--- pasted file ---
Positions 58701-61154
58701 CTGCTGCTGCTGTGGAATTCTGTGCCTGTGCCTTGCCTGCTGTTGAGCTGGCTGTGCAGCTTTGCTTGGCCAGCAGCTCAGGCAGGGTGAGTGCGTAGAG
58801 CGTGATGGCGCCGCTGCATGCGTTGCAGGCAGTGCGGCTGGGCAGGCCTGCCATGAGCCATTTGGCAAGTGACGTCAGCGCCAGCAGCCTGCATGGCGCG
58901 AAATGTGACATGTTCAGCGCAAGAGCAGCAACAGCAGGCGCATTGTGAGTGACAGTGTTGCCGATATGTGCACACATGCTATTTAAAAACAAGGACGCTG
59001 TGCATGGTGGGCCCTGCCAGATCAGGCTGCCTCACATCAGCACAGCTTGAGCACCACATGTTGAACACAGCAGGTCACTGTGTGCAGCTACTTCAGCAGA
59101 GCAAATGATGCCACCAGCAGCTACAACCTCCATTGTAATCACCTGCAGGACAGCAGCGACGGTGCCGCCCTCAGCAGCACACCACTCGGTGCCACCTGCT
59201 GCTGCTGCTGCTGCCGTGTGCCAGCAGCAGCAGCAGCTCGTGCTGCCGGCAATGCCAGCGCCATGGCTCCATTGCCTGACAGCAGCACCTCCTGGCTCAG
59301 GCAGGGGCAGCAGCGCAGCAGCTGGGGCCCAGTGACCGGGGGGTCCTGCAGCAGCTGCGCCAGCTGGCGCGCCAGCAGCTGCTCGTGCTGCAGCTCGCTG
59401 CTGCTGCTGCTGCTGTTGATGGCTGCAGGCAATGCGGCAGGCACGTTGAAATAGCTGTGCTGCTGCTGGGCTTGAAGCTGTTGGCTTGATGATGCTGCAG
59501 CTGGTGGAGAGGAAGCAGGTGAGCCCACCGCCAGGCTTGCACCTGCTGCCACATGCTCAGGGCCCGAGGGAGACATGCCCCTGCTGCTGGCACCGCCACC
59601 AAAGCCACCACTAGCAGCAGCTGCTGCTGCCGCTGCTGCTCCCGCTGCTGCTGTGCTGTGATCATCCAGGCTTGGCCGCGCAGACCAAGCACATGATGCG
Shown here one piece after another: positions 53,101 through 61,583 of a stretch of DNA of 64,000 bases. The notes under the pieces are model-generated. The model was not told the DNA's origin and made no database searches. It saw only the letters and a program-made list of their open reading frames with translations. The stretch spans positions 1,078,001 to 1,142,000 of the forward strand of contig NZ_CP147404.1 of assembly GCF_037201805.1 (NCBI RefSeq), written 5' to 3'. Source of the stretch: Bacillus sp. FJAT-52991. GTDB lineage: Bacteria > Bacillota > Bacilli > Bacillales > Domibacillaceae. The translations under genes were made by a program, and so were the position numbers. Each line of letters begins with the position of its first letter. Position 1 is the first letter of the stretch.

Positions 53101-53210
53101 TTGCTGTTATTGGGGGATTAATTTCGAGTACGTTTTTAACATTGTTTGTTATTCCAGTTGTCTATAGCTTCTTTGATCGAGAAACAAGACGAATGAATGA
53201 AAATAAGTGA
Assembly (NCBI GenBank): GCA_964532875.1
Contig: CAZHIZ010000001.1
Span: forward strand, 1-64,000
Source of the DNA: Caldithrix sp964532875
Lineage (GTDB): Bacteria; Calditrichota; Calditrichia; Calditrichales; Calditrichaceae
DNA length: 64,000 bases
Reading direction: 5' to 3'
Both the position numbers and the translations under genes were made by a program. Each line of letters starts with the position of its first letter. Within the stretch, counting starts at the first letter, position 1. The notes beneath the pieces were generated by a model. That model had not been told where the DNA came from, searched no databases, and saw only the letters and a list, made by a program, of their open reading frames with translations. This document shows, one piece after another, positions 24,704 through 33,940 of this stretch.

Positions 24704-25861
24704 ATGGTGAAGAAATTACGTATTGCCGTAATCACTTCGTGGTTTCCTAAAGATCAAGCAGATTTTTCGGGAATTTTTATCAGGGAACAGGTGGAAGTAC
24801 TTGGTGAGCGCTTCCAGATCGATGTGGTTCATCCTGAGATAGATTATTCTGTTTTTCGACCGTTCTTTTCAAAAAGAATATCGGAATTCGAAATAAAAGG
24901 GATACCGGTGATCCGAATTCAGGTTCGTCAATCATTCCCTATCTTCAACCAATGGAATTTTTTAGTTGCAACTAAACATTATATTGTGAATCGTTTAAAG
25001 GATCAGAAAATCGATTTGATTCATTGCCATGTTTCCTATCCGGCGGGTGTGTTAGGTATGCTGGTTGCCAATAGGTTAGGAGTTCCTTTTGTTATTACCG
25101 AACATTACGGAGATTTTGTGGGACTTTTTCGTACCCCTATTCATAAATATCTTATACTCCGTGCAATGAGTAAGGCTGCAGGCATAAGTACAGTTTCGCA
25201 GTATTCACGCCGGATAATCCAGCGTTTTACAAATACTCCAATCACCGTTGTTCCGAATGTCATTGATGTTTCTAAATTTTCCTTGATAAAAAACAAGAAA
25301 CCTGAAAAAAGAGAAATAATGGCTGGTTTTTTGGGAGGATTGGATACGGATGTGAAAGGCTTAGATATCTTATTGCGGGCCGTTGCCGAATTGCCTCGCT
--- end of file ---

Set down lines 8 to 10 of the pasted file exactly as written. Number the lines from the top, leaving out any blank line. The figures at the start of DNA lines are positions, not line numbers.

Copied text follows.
59301 GCAGGGGCAGCAGCGCAGCAGCTGGGGCCCAGTGACCGGGGGGTCCTGCAGCAGCTGCGCCAGCTGGCGCGCCAGCAGCTGCTCGTGCTGCAGCTCGCTG
59401 CTGCTGCTGCTGCTGTTGATGGCTGCAGGCAATGCGGCAGGCACGTTGAAATAGCTGTGCTGCTGCTGGGCTTGAAGCTGTTGGCTTGATGATGCTGCAG
59501 CTGGTGGAGAGGAAGCAGGTGAGCCCACCGCCAGGCTTGCACCTGCTGCCACATGCTCAGGGCCCGAGGGAGACATGCCCCTGCTGCTGGCACCGCCACC